To change the text that appears for the label, you change the Caption property in the same way. We can change the caption of this label to 'Please enter your name'. Once you have done that, you might find that if you look back to the form, you can't see all of the text. If this is the case, select the control, and resize it so that you can.

User Input

As we have now written some text asking the user (the person using the program) for his or her name, we need to give them somewhere to type it. To do this we use the TextBox control. This is the icon in the Toolbox. Just like before, select this icon, and add the textbox to your form, next to the 'Please enter your name' text. Again, we can use the Properties window to change a few things. First, rename the textbox to txtName (as txt is the conventional prefix for textboxes). The other thing we need to change is its Text property; because the user needs to enter some text, the textbox needs to start out empty, rather than having 'Text1' displayed in it. To do this, scroll down to the Text property in the Property Window, and delete the text.

By now, your form should look something like this:

For the next stage you need to add one more control; the CommandButton control. This simply a button that the user can click, in this case to say that he/she has entered their name. To add the control, click the icon, and add the control to your form, next to the text box. Name this control cmdOK, and set its Caption property to 'OK'.

You will notice that to change the text on a control, sometimes the property is called Caption, and sometimes it is called Text. The reason for this is that in a Text box, a user can change what appears in it (and therefore it is Text). On a button or label control however, the text is static. This means that it cannot be changed by the user.

Running your Project

See, its not that bad, is it?! Now for the moment of triumph. Save your work, and click the Run button on the top toolbar (this looks like a blue 'play' button). After a few seconds, you will see your form appear in front of you, just like any other window. You are now in what is known as run-time; this is when your VB application is actually running.

If you want, you can enter your name in the textbox, and click OK. However, nothing happens! That's because so far you haven't actually written any code, which will tell Visual Basic what to do when the button is clicked. This is what we will do next.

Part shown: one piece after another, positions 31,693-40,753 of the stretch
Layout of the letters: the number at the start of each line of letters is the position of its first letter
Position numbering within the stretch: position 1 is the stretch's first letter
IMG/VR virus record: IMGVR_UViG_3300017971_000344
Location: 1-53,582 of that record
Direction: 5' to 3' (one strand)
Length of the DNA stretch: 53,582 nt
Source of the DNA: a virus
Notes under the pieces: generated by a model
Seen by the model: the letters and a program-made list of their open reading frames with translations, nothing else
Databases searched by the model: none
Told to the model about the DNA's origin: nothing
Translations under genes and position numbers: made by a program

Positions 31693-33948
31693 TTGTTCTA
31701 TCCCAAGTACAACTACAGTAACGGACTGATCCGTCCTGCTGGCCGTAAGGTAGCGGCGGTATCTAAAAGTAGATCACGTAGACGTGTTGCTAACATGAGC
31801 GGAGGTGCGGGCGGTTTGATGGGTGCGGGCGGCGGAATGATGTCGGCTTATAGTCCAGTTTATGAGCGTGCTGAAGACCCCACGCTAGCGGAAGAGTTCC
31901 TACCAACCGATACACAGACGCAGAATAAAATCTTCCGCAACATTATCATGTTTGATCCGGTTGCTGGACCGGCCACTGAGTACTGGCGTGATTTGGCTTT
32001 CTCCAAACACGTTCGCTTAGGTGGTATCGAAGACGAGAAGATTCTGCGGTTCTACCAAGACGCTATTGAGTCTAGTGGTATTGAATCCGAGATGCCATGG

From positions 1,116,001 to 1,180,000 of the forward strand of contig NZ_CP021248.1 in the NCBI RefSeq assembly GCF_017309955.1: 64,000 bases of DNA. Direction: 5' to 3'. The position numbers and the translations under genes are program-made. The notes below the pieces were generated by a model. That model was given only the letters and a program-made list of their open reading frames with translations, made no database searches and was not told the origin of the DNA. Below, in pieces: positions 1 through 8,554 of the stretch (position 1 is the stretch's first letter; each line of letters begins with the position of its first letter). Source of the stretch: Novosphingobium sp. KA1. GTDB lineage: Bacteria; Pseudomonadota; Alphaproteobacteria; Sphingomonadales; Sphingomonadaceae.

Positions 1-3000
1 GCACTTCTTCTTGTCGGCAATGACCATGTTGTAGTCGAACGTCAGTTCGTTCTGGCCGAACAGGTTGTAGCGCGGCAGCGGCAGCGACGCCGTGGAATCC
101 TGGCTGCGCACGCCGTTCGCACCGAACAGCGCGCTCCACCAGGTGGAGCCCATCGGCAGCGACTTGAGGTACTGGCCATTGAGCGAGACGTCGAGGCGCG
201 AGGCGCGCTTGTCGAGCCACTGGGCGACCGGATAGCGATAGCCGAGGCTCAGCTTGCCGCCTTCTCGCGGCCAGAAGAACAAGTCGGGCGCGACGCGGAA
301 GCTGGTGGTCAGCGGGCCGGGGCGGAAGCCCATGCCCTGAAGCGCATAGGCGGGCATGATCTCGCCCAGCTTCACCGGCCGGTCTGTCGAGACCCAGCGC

Click the Close button on your form, and you will be returned to what is known as design time, i.e. when you are designing your VB application.

The Code Window

Once you have been returned to your form, double click on the OK button on your form. A new window will appear, and some VB code will be automatically inserted. This is known as the Code Window. Let's take a look at the code VB has inserted for you:

Private Sub cmdOK_Click()

End Sub

Although it might seem strange at first, it is actually quite logical. First off, the words Sub and End Sub mean that this is a Procedure. Procedures are blocks of code, that can be executed (or run) by Visual Basic. The word Private defines the group of procedures that can call it, but you don't need to worry about that yet.

The most important part is cmdOK_Click(). If you remember, cmdOK is the name of the button that you added to your form. The text after the _ is known as the event. An event, just like in the outside world is something that happens. In Visual Basic, 'event' occur all the time. When the mouse is moved over the form, or when the user enters some text into a textbox, all of these trigger events.

In this case, the event is Click, and occurs, not surprisingly when cmdOK, the button, is clicked. Therefore, any code you enter into this procedure will be run when the OK button is clicked.

Now take a look at the two drop-down boxes at the top of the window:

As you can see, the text in these boxes match what is written. The box on the left lists all the controls that are on your form. If you click it, you will see the names of the three controls that you added to the Form. The right hand box lists all the events that can occur for this control. If you click it, you will see a long list of possible events for the button; the one that you are currently editing is displayed in bold (Click). If you select another item in the list, Visual Basic will automatically add a new procedure. Try this if you want, and then delete the text that VB added afterwards.

Coding

You are now going to write your first bit of Visual Basic code! In the cmdOK_Click() procedure, enter the following:

MsgBox "Hello " & txtName.Text & "!"